A poor bond to the neutral at the service entrance will make the lights in the entire building do the brightness “dance” whereas a bad neutral bond in a load center will cause the problem to happen on the circuit the neutral belongs to. I’ve a friend who is the electrical superintendent of the city he lives in and he’s told me they replace faulty service entrance neutral bonds about once every one to two months.
Thanks, I didn’t know that. So as far as the meter is concerned it’s just a single 240V supply to the house?
But, the neutral does get used. Just not at the meter.
Or more correctly, not through the meter.
I added a couple of pics to my post that show the contact arrangement.
And because I know you like to learn about this sort of stuff,
here’s a couple of the inside of that same meter:
CT on one hot leg…
CT on the other hot leg.
This particular meter uses CTs. Some use shunts.
Thanks. So there are two watt-meters in there they just don’t have reference to Neutral. I think that might be Fig3a in this excellent description.
So I think what I wrote above stands. If you want to exactly mimic your revenue meter for the measurement of a pure 240V load you need two CTs, or you could measure it with a single CT and a V across both legs - since pure means there’s nothing traveling down N.
Although I’m struggling on this cold winter’s morning, to get my head around how Fig3a performs when that N is a long way off the mid-point… more coffee might be required.
Evidently that’s how the electrical utility sees it.
But, if the load is a “pure” 240 Volt device, you only need one meter.
As Robert has often said "classical theory says you need one less wattmeter than the number of wires you have. Since there are only two wires with a pure 240 V load, only one is needed.
The utility has to take into account the 120 V loads, which means three wires (in total) and
hence two meters.
Yes but in that case you need the V to be connected to the same place the load is connected (across the two legs)
And the unfortunate reality is:
- The emonTx/emonPi has only one voltage input,
- The US a.c. adapter is a 120 V beast.
Yup, as shown, having only CT1 on the circuit will miss this load, while the meter, monitoring both sides, will catch it. You’d need CT2 in order to get a complete reading. And while circuits will be staggered so that they roughly balance out, if a constant load, which is what will have the greatest effect on the bill, happens to be on the side the CT isn’t, you’ll miss that usage.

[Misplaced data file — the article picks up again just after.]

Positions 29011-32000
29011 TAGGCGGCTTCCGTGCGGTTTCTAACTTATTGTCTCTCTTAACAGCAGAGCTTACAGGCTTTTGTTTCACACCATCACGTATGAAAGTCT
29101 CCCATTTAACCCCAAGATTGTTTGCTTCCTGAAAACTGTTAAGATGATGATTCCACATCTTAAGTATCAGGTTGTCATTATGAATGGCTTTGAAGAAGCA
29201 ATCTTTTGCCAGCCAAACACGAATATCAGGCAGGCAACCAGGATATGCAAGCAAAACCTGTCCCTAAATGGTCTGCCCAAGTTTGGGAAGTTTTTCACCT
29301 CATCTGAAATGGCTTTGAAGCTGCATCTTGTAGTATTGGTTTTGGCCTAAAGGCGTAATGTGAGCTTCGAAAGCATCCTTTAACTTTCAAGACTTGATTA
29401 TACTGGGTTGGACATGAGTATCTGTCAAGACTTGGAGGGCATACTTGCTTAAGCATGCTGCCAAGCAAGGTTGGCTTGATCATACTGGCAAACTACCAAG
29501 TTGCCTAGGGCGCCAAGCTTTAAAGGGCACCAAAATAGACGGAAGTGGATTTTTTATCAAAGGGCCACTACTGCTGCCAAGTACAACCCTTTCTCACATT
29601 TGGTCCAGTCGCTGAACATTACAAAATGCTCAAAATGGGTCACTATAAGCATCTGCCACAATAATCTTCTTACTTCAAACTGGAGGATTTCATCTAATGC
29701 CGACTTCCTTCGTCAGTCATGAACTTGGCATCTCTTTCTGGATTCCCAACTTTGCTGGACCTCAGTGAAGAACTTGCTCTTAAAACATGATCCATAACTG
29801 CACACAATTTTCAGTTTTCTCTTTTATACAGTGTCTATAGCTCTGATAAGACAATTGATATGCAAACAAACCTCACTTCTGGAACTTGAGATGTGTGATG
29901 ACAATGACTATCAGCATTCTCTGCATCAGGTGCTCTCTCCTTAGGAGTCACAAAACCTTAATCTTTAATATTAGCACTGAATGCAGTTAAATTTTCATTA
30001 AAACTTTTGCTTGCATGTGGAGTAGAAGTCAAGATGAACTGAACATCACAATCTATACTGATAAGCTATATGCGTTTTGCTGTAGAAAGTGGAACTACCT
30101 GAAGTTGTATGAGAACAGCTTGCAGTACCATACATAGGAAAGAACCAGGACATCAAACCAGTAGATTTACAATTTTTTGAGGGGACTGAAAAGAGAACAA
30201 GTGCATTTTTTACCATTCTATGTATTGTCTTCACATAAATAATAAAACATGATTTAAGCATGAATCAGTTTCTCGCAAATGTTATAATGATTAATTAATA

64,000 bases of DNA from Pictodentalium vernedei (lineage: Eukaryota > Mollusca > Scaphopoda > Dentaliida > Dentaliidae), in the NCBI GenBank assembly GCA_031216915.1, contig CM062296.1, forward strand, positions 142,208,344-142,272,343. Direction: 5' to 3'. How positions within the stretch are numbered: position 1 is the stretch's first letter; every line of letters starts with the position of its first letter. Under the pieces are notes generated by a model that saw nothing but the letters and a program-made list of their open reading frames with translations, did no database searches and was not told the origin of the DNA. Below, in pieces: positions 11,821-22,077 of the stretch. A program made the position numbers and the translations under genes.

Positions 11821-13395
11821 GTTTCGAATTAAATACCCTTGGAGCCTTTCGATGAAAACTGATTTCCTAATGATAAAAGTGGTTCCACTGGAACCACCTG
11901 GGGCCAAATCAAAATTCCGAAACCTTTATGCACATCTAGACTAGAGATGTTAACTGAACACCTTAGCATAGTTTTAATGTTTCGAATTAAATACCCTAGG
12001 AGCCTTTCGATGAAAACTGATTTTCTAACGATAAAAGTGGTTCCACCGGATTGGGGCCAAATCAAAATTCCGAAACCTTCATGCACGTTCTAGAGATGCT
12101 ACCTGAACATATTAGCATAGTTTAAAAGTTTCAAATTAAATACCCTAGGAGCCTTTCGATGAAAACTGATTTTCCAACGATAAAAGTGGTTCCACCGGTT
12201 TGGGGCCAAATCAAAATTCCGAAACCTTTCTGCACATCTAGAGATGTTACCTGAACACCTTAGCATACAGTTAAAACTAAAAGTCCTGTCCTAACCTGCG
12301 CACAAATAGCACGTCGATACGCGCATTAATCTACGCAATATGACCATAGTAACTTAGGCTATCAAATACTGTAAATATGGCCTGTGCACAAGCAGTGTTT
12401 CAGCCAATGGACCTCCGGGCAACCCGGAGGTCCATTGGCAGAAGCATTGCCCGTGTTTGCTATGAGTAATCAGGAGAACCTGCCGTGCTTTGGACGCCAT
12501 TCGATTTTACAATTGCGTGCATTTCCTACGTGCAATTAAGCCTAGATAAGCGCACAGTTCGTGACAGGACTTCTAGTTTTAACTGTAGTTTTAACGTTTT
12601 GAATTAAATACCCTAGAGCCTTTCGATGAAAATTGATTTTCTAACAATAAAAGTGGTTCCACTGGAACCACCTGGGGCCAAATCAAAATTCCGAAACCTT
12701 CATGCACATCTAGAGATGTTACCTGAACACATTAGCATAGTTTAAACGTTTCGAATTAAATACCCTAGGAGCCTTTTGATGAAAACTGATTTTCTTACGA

Regarding #2, you could get a European adapter and wire up a 240V circuit for it easily enough.
Regarding #1, yeah, there’s often a few volts difference between the two legs depending on load, and that can introduce inaccuracies. In my particular case, since I’m using multiple emonTx devices in even quantities, I can have them monitor separate legs of the service and hand them voltages from those specific legs.
Durpity, how did I accidentally delete the post?
It looks as if you misunderstood me when I said:
So your final “channel” count will be determined by the number of 240 Volt and 120 Volt circuits you
want to monitor and whether or not you’re OK with ignoring small errors monitoring your 240 Volt loads with a single CT. If not, you’ll need two CTs for each 240 Volt circuit you want minimal measurement errors on.
as the above drawing illustrates exactly what I was trying to convey.
I don’t think anyone has ever disputed that. If you’re talking of monitoring the total consumption, everyone here agrees that you need to measure the current in both legs.
If you’re measuring one 120 V circuit, we agree you need only one c.t for that.
If you’re measuring one pure 240 V circuit with a two-wire connection, I think we agree that you need only one c.t for that.
Where I think there is some debate is when considering the inaccuracy when measuring a 240 V appliance that has a 3-wire connection. The assumption that means only one c.t. is needed is that the neutral wire carries an insignificant current compared to the two line conductors (‘hot’ wires), because that is the current which is drawn by the control electronics or similar, and it’s much smaller than the normal load.
If the assumption is valid, the error from using just one c.t. is insignificant. If it’s not, the error will be significant and to remove the error, two c.t’s are needed.
Well, the answer is simple IMO; buy one CT and stick it on the neutral wire first. If you see more than that insignificant usage, well, you’ll need to pick up a 2nd one!
Oh! Would it be a good idea to use Rpi 4s for running emonHub? Or would it be overkill, or cause problems?
A post was merged into an existing topic: Can I hang 4X emonTx via wire on one emonPi/Base?
Hmmm. After thinking about that, the conclusion I come to is:
The neutral current on a 240 Volt load (one with some 120 Volt devices as part of the total load) should be small, otherwise the device that’s “eating” so much current so as to cause said imbalance should be a 240 V device instead of a 120 V device.
Looking at the typical load center, the largest part of the branch circuit wiring at AWG 12 which means
a max current of 20 Amps in that circuit. Due to derating, it’s actually 16 Amps unless a breaker designed for continuous use is used. (There will no doubt be some AWG 10 used for circuits that need it, but that tends to be the exception rather than the rule. AWG 10 is rated at 30 amps max)
Wires used in 240 Volt circuits are usually AWG 8 or larger, depending on the load size.
Given the utility’s meter doesn’t use the neutral leg, how could any imbalance affect the bill?
Here’s a thought experiment to prove it:
Install your own, perfect, lossless transformer between the supply company’s transformer and your house. It has a 240 V primary winding and a 120 - 0 - 120 V secondary winding.
What is the power that’s fed into that transformer, and provided the total power on the secondary side remains the same, how does the power on the primary side change when the load on the two secondary legs is not balanced?